The approach at the University of Oklahoma was radically different in that Goff was telling students to create their own designs for architecture and not emulate himself or anyone else. The American School encouraged students to test themselves and their own creativity, and to look beyond European styles for inspiration: Native American designs, Asian architecture, South American architecture, nature and found objects.

“Goff came in and had built this community of practice that was resourceful, contextual and experimental, and this is so unique to Oklahoma. Frank Lloyd Wright was his key mentor. “They were actually pen pals and had been since Goff was a young man,” said guest curator Angela M. Person, PhD, associate professor of architecture at the University of Oklahoma. At a young age, Goff asked Wright whether he should get an architecture degree. Wright told him that if he went to architecture school, he might “risk losing what made him Bruce Goff in the first place.” The young Goff listened, and by the time he was 15 years old his first house was under construction. By 21, he’s designed Tulsa’s Boston Avenue Methodist Church, described by New York Times as a “soaring Art Deco-Gothic masterpiece.”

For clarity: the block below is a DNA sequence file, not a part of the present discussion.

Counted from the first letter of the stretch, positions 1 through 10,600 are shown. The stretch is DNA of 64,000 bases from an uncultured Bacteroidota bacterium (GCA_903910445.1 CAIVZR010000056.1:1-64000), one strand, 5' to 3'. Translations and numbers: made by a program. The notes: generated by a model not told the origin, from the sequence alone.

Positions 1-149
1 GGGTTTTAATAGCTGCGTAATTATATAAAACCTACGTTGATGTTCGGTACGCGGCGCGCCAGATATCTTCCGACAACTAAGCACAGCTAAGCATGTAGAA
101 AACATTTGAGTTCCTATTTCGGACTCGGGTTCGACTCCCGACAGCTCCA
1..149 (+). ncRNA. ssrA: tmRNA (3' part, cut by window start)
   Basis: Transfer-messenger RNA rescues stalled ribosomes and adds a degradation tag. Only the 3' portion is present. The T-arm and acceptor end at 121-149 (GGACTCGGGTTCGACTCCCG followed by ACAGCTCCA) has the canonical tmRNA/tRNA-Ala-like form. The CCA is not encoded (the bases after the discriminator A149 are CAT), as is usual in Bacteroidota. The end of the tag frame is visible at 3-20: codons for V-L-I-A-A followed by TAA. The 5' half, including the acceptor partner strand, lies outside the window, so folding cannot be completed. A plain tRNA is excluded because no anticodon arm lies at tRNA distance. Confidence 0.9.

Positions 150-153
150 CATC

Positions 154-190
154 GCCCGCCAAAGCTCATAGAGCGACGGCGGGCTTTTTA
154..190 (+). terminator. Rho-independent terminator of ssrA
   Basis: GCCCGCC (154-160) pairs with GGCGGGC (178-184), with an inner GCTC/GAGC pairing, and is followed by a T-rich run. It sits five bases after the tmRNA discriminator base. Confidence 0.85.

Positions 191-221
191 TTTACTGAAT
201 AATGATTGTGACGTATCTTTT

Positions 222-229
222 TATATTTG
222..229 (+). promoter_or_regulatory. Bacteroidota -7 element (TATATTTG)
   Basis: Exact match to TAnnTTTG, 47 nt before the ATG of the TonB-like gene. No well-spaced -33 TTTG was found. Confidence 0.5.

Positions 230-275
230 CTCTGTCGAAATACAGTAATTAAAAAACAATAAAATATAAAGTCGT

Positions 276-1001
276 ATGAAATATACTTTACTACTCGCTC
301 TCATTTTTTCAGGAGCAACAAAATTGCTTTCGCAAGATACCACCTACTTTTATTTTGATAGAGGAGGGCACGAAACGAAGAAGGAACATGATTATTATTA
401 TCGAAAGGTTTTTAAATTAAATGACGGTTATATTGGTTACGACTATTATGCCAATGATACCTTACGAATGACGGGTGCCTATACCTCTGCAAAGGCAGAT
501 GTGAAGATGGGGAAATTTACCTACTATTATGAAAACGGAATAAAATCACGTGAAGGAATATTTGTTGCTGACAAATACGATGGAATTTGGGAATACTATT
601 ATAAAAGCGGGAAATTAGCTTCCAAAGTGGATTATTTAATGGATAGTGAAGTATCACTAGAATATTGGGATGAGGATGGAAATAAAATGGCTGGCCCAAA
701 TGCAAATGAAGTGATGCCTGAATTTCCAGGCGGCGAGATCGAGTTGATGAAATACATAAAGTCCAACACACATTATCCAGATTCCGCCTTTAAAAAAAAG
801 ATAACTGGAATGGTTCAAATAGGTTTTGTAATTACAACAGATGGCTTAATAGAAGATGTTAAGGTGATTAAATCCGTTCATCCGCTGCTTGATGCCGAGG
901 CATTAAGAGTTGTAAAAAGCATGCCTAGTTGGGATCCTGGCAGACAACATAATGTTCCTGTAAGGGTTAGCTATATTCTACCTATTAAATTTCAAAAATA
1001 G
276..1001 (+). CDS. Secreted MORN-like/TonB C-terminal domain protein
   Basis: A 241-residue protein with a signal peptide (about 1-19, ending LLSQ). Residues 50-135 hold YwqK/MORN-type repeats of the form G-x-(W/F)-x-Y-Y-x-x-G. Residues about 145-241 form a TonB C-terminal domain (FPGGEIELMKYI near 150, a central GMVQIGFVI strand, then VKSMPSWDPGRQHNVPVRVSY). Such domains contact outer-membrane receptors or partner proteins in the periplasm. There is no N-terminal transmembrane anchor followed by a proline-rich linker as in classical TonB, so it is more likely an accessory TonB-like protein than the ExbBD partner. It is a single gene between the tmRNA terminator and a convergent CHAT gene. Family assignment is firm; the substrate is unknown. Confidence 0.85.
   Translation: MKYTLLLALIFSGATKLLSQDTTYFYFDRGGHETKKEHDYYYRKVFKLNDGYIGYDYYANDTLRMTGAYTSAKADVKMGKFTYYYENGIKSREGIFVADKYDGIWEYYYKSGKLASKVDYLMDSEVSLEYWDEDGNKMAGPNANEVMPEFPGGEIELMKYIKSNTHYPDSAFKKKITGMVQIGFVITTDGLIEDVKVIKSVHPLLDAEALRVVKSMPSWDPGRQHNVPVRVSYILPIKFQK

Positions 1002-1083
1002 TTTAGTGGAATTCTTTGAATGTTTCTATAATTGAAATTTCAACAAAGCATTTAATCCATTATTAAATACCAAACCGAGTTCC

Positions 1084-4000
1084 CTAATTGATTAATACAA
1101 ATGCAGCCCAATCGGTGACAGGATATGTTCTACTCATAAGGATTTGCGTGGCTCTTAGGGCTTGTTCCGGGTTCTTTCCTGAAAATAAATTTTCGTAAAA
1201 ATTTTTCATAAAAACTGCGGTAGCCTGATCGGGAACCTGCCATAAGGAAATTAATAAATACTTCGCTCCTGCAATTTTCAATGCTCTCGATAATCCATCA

Goff and others within the American School embraced the use of cast-off materials, preceding the recent sustainable architecture movement by decades. “When he came to OU and was elected the chairman, he didn't have a precedent or a model on which to develop a curriculum, so he and his colleagues invented a wholly new approach to teaching architecture, and that's where it gets the name the American School. It was really centered on developing the individual creativity of the students, rather than following a master-disciple kind of relationship, which is what you see elsewhere,” Pilat said.

American School architects including Violeta Autumn (1930-2012), John Marsh Davis (1931-2009), Arthur Dyson (b. 1940), Donald MacDonald (b. 1935) and Mickey Muennig (1935-2021) realized hundreds of distinctively built works in California. From museums that exemplify organic architecture to breathtaking multimillion-dollar residences dotting the coast to affordable and prefabricated homes designed to address the housing crisis, these collected works reveal bold — and often stubborn — design talents galvanized in Oklahoma and exported to the West Coast.